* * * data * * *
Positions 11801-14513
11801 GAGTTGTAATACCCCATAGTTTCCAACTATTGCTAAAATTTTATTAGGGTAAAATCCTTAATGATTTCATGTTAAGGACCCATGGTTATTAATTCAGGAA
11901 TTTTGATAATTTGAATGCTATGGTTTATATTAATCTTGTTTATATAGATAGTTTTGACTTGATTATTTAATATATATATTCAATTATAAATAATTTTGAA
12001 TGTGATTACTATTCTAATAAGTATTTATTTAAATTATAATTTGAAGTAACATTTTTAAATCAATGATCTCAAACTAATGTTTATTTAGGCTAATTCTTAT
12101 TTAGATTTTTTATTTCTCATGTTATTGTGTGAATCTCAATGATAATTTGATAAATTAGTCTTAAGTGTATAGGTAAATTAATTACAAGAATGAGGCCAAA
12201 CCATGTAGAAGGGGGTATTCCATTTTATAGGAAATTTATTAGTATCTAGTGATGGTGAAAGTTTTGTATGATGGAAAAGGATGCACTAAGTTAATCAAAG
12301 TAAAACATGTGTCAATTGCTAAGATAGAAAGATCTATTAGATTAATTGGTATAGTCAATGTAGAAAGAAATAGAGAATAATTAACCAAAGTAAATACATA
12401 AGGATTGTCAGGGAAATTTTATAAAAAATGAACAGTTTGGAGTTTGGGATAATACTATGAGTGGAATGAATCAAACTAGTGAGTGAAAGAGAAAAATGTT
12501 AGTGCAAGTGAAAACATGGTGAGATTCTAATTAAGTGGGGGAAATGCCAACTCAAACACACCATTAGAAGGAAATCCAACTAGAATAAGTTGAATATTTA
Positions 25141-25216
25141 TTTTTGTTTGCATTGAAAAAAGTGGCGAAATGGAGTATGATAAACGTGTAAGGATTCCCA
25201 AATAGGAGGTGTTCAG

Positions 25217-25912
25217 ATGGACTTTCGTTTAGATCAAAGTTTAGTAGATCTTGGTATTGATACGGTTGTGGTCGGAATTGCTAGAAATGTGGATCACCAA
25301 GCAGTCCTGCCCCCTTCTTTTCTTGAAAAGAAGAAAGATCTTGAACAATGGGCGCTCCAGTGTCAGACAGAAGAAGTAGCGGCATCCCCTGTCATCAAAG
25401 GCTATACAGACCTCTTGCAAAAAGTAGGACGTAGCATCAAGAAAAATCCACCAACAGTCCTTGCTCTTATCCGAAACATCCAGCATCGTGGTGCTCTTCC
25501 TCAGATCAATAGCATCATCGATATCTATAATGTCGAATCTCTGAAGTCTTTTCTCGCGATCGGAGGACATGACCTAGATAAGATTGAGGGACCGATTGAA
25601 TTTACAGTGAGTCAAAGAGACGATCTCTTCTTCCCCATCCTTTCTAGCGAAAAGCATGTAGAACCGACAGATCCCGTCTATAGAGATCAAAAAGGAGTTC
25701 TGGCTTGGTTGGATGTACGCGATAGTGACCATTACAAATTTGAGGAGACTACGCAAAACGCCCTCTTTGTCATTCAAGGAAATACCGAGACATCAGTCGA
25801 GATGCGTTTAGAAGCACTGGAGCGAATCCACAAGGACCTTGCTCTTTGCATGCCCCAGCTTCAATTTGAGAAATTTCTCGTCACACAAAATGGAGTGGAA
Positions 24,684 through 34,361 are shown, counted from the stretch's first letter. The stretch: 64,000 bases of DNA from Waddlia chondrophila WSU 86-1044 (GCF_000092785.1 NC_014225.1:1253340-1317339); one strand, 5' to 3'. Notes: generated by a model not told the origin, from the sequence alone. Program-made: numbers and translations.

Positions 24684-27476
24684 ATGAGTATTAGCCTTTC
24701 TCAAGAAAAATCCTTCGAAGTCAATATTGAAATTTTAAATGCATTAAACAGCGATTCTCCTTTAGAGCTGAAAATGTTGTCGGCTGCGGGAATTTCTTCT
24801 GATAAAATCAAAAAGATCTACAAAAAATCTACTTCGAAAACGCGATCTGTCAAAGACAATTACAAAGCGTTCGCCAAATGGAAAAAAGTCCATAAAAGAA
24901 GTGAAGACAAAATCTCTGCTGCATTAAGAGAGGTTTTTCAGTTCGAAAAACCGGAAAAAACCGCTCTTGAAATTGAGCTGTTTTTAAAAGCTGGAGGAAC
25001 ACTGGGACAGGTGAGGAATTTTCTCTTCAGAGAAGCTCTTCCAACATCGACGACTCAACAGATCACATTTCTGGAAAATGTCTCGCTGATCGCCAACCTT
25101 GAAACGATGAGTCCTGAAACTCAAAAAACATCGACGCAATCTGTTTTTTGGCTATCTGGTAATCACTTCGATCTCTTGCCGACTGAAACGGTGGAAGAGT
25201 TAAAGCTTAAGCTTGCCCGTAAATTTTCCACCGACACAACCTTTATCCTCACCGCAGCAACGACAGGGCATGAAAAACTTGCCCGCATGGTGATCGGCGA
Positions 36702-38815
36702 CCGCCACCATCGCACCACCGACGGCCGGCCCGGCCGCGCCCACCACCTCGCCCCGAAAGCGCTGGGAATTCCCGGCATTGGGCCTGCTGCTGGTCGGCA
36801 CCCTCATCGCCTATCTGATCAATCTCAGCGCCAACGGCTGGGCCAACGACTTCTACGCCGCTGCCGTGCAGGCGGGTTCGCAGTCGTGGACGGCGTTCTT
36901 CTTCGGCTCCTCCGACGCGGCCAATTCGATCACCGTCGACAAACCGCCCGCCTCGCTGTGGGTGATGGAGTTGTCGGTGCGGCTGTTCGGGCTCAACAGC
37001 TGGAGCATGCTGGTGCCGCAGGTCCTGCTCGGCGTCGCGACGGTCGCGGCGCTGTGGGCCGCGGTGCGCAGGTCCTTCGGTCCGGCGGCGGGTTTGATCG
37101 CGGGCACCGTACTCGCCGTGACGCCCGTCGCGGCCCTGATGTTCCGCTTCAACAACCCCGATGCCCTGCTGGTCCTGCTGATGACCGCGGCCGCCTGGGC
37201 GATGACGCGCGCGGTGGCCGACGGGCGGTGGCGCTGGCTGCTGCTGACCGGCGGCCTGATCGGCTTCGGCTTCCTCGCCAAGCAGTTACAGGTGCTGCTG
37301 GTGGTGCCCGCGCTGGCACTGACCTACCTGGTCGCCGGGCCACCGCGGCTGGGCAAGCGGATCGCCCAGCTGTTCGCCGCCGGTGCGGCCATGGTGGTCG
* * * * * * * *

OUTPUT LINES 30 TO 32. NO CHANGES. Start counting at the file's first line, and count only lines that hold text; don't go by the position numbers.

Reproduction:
Positions 36702-38815
36702 CCGCCACCATCGCACCACCGACGGCCGGCCCGGCCGCGCCCACCACCTCGCCCCGAAAGCGCTGGGAATTCCCGGCATTGGGCCTGCTGCTGGTCGGCA
36801 CCCTCATCGCCTATCTGATCAATCTCAGCGCCAACGGCTGGGCCAACGACTTCTACGCCGCTGCCGTGCAGGCGGGTTCGCAGTCGTGGACGGCGTTCTT